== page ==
While the mention of the number, seen as a critical threshold for limiting the severest effects of climate change, is a step forward, the leaders did not say how their countries would reduce their emissions more aggressively to achieve that goal.
“We remain committed to the Paris Agreement goal to hold the global average temperature increase well below 2°C and to pursue efforts to limit it to 1.5°C above pre-industrial levels, also as a means to enable the achievement of the 2030 Agenda,” the leaders said in a statement.
Saying they “look forward to a successful” climate conference, the leaders said, “We recognize that the impacts of climate change at 1.5°C are much lower than at 2°C.”
In addition, the G20 leaders pledged to end the public financing of coal power plants in countries outside their own.
However symbolic the commitment on 1.5 degrees is, it was not without significance, noted Prime Minister Mario Draghi of Italy. “Now, for the first time, all the countries of the g20” acknowledge the scientific merit of the 1.5.-degree goal, he said.
The scientific consensus is that if the average global temperature rises by 1.5 degrees Celsius — 2.7 degrees Fahrenheit — it will significantly increase the likelihood of far worse climate catastrophes that could exacerbate hunger, disease and conflict. That consensus came in a landmark report a few years after the Paris agreement was reached in 2015, which had set the goal at “well below” 2 degrees Celsius.
The language of the statement sends an important signal to the United Nations-led international climate summit that began in Glasgow on Sunday. Its host, Britain, and the United States have made the 1.5-degree goal something of a rallying cry.
G20 nations account for the vast majority of the local greenhouse gas emissions warming the planet, and they hold the key to averting the worst consequences of global warming.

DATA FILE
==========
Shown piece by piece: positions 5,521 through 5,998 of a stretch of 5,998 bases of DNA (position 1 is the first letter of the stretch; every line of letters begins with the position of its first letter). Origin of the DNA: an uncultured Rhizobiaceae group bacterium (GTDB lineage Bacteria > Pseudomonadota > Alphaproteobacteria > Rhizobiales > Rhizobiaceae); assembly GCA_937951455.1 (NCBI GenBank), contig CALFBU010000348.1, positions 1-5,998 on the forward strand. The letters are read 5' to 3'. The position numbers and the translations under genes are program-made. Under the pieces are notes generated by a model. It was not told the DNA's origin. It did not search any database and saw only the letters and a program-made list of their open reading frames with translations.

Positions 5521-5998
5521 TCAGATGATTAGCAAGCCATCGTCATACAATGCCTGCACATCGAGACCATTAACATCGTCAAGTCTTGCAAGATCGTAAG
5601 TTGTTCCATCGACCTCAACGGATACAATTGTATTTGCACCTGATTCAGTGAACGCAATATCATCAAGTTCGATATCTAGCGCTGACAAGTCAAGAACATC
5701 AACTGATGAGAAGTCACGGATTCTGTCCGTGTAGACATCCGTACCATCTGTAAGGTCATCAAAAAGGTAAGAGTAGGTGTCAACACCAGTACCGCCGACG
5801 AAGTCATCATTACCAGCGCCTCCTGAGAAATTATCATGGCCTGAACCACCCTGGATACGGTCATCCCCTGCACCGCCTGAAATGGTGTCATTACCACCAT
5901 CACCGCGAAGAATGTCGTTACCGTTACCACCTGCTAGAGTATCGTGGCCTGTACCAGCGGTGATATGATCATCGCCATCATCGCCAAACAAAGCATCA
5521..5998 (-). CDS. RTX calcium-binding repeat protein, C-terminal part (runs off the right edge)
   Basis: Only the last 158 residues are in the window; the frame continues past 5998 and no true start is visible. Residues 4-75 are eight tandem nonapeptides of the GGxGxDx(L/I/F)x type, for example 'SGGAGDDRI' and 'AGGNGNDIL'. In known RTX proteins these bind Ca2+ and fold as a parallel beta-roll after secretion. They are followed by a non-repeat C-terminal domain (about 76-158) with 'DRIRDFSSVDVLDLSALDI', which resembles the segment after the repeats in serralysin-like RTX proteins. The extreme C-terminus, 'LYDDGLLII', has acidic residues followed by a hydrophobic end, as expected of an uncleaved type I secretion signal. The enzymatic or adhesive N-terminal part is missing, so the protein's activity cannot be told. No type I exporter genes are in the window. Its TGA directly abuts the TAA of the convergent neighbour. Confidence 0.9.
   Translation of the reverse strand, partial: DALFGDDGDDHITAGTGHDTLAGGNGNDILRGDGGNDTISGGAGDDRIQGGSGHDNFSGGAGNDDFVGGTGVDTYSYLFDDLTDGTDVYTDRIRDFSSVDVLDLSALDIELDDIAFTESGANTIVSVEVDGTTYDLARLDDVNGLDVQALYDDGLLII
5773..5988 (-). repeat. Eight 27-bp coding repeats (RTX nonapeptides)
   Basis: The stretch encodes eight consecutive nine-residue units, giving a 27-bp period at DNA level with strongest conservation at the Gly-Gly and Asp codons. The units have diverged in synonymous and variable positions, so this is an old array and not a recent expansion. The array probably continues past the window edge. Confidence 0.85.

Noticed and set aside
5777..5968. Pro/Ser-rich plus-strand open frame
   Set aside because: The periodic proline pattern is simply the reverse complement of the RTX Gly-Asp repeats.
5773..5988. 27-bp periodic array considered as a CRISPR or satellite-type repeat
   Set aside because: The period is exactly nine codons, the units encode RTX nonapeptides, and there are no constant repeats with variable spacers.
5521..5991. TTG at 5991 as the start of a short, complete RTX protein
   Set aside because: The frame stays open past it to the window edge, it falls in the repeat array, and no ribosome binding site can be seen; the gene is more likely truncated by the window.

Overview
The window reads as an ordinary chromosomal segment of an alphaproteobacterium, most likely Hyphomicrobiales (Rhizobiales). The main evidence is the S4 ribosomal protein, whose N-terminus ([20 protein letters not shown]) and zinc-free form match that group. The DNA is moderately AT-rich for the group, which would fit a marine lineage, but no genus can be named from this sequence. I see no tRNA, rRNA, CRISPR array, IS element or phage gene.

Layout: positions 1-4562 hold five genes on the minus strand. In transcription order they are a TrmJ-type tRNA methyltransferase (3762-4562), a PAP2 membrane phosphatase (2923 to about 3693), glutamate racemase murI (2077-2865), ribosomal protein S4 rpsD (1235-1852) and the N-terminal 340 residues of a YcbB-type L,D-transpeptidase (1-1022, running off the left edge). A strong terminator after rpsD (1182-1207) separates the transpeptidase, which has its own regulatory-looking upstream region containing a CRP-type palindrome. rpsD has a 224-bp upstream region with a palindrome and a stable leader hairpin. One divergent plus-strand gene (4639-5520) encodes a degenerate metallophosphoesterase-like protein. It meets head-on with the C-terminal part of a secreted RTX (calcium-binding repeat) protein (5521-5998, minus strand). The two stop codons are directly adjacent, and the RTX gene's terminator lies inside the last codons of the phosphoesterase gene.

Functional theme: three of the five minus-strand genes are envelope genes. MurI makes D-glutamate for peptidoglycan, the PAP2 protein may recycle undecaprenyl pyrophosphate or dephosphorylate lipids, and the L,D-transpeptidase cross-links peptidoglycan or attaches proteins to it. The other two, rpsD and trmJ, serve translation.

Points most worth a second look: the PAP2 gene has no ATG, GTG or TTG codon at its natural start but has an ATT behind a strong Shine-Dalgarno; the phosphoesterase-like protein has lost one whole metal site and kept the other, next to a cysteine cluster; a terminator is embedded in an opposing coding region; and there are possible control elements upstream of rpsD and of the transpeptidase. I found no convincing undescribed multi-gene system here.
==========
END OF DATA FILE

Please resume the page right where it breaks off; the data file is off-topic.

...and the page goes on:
“Keeping 1.5°C within reach,” the leaders said in their statement Sunday, “will require meaningful and effective actions and commitment by all countries, taking into account different approaches, through the development of clear national pathways that align long-term ambition with short- and medium-term goals, and with international cooperation and support, including finance and technology, sustainable and responsible consumption and production as critical enablers, in the context of sustainable development.
At the moment, however, achieving a 1.5-degree cap is a highly ambitious goal.
Even if all countries achieve the targets they set for themselves in the Paris Agreement, average global temperatures are on track to rise by 2.7 degrees Celsius by the end of the century. Reaching the target would require big polluting countries to strengthen those targets, or Nationally Determined Contributions, as they are known, by committing to reduce emissions much faster between now and 2030.
The leaders committed “to take further action this decade” and to update their plans as necessary.
On Sunday night came a glimpse of the passions world leaders are likely to face over the next days in Glasgow as they meet to grapple with a warming world.
No sooner had Group of 20 leaders put out a 17-page communiqué outlining what they were willing to do to address climate change than they were hit with a flurry of criticism, some of it from veteran statesmen who barely hid their disappointment.
Mohamed Nasheed, a former prime minister of the Maldives who now leads a group of countries called the Climate Vulnerable Forum, singled out the G20’s failure to be more ambitious about phasing out coal.
“This is a welcome start,” Mr. Nasheed said in an emailed statement. “But it won’t stop the climate from heating more than 1.5 degrees and devastating large parts of the world, including the Maldives. G20 countries need to look at decommissioning coal plants at home and repowering their coal fleet infrastructure with clean energy.”
The United Nations secretary general, António Guterres, in the equivalent of a diplomatic shaking of the head, said the G20 summit had not, “at least,” sunk his hopes.
“While I welcome the #G20’s recommitment to global solutions, I leave Rome with my hopes unfulfilled —…